Temporomandibular Joint (TMJ) Dysfunction and Foundational Correction
The temporomandibular joint (TMJ) connects your lower jaw (mandible) to your skull.
The TMJ lies on both sides of your head, right in front of your ears. The TMJ works like a sliding hinge. It allows the opening and closure of your jaws, giving you the space and allowance to eat and speak.
Some authorities use “TMJ” to refer to several health conditions that affect your jaw. But a more common abbreviation for this condition is “TMJD” or “TMD” (1). The D stands for disorder or dysfunction.
TMJD can cause:
· Facial pain
· Tenderness at the joint
· Difficulty in moving the joint
A study by the National Institute of Dental and Craniofacial Research (2) shows that over 10 million Americans suffer from TMJ disorders. Furthermore, these conditions tend to be more common among women than men.
These disorders can be treated, but there are many different causes, and that’s why diagnosis is usually tricky.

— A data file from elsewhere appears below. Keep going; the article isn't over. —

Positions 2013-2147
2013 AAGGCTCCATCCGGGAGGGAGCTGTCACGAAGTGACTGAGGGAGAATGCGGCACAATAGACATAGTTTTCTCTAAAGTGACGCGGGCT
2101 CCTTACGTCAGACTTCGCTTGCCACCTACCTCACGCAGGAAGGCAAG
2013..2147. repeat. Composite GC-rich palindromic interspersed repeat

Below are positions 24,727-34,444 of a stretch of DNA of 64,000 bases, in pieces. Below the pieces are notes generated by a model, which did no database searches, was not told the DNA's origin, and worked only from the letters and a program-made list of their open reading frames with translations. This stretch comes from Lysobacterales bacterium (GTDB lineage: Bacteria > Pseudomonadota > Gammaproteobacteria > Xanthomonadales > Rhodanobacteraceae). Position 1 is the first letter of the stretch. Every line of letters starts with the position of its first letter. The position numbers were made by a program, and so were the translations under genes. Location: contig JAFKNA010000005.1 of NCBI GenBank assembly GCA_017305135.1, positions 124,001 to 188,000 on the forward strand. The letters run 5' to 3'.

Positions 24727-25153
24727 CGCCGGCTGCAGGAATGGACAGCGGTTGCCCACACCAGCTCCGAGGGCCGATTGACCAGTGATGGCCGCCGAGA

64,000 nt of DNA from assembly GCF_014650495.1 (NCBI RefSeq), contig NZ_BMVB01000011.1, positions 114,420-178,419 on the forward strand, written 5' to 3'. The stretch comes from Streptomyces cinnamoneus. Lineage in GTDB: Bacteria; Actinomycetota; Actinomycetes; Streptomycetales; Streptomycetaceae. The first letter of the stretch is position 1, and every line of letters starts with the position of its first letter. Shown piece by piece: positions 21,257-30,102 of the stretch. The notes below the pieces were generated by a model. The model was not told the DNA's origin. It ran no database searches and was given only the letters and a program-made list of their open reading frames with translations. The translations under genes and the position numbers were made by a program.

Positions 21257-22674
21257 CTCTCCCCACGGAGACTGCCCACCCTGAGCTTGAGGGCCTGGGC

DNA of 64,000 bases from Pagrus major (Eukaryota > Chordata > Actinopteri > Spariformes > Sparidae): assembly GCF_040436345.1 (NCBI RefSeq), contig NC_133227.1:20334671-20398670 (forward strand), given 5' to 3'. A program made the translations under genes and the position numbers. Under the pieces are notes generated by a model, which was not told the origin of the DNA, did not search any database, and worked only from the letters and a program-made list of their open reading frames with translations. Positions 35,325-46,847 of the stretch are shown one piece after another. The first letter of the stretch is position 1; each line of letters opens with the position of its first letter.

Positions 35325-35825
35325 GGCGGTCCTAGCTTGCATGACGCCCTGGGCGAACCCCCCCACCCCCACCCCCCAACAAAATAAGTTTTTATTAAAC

Symptoms of TMJ Disorders
The symptoms of TMJD depend on the cause of your condition and the severity. However, the most typical sign is pain in the jaw and the surrounding muscles.
A 2021 study (3) shows that the following symptoms are usually associated with these disorders:
· Pain that can be felt in the neck or face
· Stiffness in the jaw muscles
· Locking of the jaw
· Limiting of jaw movement
· Tinnitus (ringing in the ear)
· Popping or clicking sound from the affected site
· Jaw shifts, changing the alignment of the upper and lower teeth (malocclusion)
Some symptoms may show up on only one side of the face. However, in some cases, they show up on both sides.